Once an addiction takes control of your life, you may lose sight of things that were previously important to you, or even see them as “issues” that need to be managed, rather than acknowledging that it’s the addiction driving you and putting your priorities in the back seat.

Addictions are not easy to give up, even if your best intention is to break them. At Better Balance Counselling, we can offer you the support and encouragement that you need to finally ‘break the habit’. We have a number of interventions and plans that can be structured to suit your personality and your addiction, so that you can take those first steps to breaking free of your addiction.

Contact Us on 0413 195 188 to make an appointment with one of our counsellors so we can begin to help you break your addiction.

Stages for Overcoming Addiction have been listed in the Transtheoretical Model (Prochaska & DiClemente, 1983; Prochaska, DiClemente, & Norcross, 1992; Prochaska & Velicer, 1997).

Perhaps you can identify where you are within the process, keeping in mind that counselling can assist you, regardless of which stage you’re in.


Which stage are you in?

  • At this point, an individual may or may not recognise that they have an addiction, but the thought of giving up their substance/behaviour of choice has not even crossed their mind.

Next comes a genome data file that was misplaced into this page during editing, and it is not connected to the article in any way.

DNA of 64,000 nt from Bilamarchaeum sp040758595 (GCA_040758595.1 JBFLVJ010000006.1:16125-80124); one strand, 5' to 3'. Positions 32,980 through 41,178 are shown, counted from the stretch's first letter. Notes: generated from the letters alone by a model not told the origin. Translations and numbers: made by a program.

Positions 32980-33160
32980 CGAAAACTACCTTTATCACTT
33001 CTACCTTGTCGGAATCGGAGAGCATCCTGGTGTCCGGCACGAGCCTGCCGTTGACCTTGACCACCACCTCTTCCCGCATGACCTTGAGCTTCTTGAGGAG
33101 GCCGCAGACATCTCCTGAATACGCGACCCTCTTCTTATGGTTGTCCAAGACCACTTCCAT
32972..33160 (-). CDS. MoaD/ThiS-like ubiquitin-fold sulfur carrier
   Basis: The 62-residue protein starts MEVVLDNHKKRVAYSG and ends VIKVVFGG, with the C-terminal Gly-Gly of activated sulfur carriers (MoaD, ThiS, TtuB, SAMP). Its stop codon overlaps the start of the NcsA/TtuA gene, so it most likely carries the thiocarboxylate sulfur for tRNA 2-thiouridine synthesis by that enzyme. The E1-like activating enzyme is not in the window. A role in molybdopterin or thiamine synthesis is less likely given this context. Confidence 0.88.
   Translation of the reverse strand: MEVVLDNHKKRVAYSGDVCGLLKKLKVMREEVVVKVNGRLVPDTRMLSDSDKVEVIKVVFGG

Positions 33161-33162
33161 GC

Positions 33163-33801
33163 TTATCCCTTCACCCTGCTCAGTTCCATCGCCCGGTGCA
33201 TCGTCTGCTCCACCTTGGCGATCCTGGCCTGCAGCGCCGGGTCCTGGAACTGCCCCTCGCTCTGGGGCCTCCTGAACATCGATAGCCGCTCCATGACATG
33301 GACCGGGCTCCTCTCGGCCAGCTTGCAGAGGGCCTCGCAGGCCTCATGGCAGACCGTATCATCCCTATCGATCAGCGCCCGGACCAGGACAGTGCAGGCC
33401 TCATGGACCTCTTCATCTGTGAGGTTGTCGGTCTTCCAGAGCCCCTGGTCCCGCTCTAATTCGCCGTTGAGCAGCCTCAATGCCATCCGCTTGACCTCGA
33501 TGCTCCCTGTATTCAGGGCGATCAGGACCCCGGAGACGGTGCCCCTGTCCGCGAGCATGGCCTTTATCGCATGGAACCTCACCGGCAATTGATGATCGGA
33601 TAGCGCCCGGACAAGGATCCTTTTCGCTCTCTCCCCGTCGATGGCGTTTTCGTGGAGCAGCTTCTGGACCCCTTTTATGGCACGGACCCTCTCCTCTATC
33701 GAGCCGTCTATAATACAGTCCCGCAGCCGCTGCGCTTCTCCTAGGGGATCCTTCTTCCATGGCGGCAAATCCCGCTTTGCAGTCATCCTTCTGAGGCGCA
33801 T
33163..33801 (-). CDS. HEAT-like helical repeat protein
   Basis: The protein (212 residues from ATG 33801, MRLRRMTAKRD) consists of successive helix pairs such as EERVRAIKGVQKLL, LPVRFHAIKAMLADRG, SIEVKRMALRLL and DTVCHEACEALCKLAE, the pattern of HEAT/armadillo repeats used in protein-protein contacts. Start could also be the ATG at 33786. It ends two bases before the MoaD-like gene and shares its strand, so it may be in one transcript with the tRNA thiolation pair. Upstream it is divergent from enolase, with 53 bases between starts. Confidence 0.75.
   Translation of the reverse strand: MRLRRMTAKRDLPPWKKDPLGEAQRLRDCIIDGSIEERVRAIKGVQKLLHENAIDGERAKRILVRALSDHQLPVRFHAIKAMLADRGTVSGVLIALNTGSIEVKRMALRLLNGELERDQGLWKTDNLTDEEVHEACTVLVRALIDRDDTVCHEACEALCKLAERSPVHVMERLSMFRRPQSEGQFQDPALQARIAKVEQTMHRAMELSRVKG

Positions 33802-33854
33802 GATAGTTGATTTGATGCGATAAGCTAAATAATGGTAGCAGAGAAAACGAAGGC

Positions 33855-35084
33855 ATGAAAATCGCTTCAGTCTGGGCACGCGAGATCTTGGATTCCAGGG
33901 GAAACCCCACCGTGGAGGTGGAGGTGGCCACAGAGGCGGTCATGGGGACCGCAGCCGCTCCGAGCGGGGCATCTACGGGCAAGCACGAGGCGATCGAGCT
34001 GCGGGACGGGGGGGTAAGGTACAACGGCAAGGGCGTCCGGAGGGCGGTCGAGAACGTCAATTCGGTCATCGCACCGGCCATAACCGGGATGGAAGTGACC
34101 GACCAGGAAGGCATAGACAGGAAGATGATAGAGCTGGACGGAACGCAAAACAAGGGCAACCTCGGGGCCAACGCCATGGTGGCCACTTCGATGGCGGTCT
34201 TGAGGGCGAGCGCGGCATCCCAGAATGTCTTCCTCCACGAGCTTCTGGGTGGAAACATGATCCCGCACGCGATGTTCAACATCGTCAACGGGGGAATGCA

• An individual may realise that their addiction is becoming a problem, but there is still resistance to actively attempt to give it up, or a lack of ideas as to how they might go about giving it up.
  • The addicted individual admits their addiction is a problem and starts considering how they might address the situation.
  • This is where the changes start; the most important phase as much energy is put into changing habits and trying to overcome the addiction.
  • Once changes have occurred, this is at times the most difficult stage, when the individual must hold true to their commitment, and keep consolidating their gains. Relapse prevention is at the forefront here.
  • As sincere as intentions may be, sometimes a slip up can occur. The important part here is for the individual to get back on track as soon as possible, and remember how far they have come. Sometimes individuals find themselves relapsing several times, which isn’t failure, just a learning experience to help them strengthen their attempts the next time around. And they can then work on eliminating the addiction from their life, for good!